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Hannibal was a very pretty fellow in those days.

The Old Bachelor. Act ii. Sc. 2. Thus grief still treads upon the heels of pleasure; Married in haste, we may repent at leisure. Act v. Sc. 1 Defer not till to-morrow to be wise, To-morrow's sun to thee may never rise.? Letter to Cobham

SAMUEL GARTH.3 1670–1719.

To die is landing on some silent shore
Where billows never break, nor tempests roar;
Ere well we feel the friendly stroke, 't is o'er.

The Dispensary. Canto iii. Line 225.
I see the right, and I approve it too,
Condemn the wrong, and yet the wrong pursue.*

Ovid, Metamorphoses, vii. 20 (translated by Tate and

Stonestreet, edited by Garth). For all their luxury was doing good. Claremont Line 149.

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So mourn'd the dame of Ephesus her love,
And thus the soldier arm'd with resolution
Told his soft tale, and was a thriving wooer.

Richard III. (altered). Act ii. Sc. 1. Now, by St. Paul, the work goes bravely on. Act iii. Sc. 1.

1 See Shakespeare, page 72.

? Be wise to-day, 't is madness to defer. – Young : Night Thoughts, night i. line 390.

8 Thou hast no faults, or I no faults can spy ;
Thou art all beauty, or all blindness I.
CHRISTOPHER CODRINGTON: Lines addressed to Garth

on his Dispensary. 4 I know and love the good, yet, ah! the worst pursue. — PETRARCH: Sonnet ccrxv. canzone cxi. To Laura in Life.

See Shakespeare, page 60. 6 And learn the luxury of doing good. — Goldsmith: The Traveller, line 22. CRABBE : Tales of the Hall, buok üi. Graves : The Epicure.

The aspiring youth that fired the Ephesian dome
Outlives in fame the pious fool that rais'd it."

Richard III. (altered), Act iii. Sc. 1
I've lately had two spiders
Crawling upon my startled hopes.
Now though thy friendly hand has brush'd 'em from me,
Yet still they crawl offensive to my eyes :
I would have some kind friend to tread upon 'em.

Act it. Sc. & Off with his head! so much for Buckingham ! Ibid. And the ripe harvest of the new-mown hay Gives it a sweet and wholesome odour.

Act v. Sc. 3. With clink of hammers closing rivets up."

Ibid. Perish that thought! No, never be it said That Fate itself could awe the soul of Richard. Hence, babbling dreams! you threaten here in vain! Conscience, avaunt ! Richard's himself again! Hark! the shrill trumpet sounds to horse ! away! My soul's in arms, and eager for the fray.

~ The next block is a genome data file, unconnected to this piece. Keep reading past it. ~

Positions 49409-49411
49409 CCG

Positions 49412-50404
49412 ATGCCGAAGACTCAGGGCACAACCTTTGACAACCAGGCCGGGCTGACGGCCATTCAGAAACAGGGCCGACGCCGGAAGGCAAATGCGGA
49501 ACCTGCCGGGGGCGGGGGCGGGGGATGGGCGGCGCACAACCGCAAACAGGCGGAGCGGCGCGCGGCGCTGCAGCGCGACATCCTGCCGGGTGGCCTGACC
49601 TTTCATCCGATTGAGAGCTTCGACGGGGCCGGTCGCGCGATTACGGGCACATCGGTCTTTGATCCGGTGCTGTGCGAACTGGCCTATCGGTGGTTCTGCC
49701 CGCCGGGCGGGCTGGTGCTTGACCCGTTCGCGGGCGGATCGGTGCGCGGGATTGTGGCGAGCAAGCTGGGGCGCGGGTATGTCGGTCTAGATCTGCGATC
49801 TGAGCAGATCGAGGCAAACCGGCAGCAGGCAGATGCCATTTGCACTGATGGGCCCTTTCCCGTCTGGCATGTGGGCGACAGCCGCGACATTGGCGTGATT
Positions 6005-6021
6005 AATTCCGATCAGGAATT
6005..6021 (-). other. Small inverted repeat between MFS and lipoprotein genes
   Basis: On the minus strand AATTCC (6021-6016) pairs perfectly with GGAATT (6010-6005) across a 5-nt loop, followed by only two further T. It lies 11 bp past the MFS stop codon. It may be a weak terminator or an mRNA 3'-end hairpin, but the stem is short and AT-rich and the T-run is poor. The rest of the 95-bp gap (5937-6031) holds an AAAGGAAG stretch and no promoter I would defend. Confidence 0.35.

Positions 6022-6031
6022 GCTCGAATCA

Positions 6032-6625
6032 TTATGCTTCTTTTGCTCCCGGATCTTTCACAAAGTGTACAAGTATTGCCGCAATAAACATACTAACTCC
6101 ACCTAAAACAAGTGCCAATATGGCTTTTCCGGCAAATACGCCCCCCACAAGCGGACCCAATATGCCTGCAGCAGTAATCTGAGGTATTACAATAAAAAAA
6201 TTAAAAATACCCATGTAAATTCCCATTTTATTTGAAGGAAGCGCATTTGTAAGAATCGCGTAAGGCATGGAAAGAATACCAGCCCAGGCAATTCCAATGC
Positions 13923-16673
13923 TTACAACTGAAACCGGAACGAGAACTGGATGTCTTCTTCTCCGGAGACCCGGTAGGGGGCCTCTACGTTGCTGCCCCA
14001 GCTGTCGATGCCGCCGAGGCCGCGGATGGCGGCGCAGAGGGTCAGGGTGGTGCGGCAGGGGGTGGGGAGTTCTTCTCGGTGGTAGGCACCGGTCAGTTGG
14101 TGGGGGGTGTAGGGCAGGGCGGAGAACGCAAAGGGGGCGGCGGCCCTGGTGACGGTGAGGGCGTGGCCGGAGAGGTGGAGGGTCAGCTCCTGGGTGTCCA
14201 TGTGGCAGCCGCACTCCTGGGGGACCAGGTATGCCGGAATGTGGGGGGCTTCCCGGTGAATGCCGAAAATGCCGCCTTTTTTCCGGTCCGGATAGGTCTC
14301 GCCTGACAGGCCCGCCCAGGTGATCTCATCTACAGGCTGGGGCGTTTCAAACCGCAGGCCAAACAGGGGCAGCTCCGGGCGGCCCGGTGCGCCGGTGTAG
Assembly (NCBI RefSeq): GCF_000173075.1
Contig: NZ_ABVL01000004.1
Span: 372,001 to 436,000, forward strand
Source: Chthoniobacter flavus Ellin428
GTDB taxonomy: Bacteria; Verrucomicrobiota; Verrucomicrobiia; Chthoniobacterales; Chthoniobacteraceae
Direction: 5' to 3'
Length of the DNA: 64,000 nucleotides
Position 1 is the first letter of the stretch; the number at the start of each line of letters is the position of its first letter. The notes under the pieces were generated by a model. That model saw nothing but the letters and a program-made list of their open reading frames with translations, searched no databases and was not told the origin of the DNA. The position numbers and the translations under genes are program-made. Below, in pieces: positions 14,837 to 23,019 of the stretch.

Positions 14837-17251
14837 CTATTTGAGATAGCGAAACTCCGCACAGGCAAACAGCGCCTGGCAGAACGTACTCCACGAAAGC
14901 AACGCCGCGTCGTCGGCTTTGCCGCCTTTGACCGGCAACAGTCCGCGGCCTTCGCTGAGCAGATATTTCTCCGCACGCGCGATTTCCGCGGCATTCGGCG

Ibid. A weak invention of the enemy.8

Jbid. As good be out of the world as out of the fashion.

Love's Last Shift. Act ii, We shall find no fiend in hell can match the fury of a disappointed woman, — scorned, slighted, dismissed without a parting pang.

Act iv. Old houses mended, Cost little less than new before they're ended.

Prologue to the Double Gallant. Possession is eleven points in the law. Woman's Wit. Act i. Words are but empty thanks. This business will never hold water.

She Wou'd and She Wou'd Not. Act in

Acte

1 See Sir Thomas Browne, page 219. 8 See Shakespeare, page 98.

2 See Shakespeare, page 92. • See Congreve, page 294.

The Rival Fools. Act i.

Losers must have leave to speak.
Stolen sweets are best.
The will for the deed.?

Ibid

Act ii.

Within one of her.

Actu. I don't see it.

The Careless Husband. Act ü. Sc. 2. Persuasion tips his tongue whene'er he talks, And he has chambers in King's Bench walks.

SIR RICHARD STEELE. 1671-1729.

Though her mien carries much more invitation than command, to behold her is an immediate check to loose behaviour ; to love her was a liberal education.3

Tatier. No. 49, Will. Honeycomb calls these over-offended ladies the outrageously virtuous.

Spectator. No. 266.

JOSEPH ADDISON. 1672–1719.

The dawn is overcast, the morning lowers,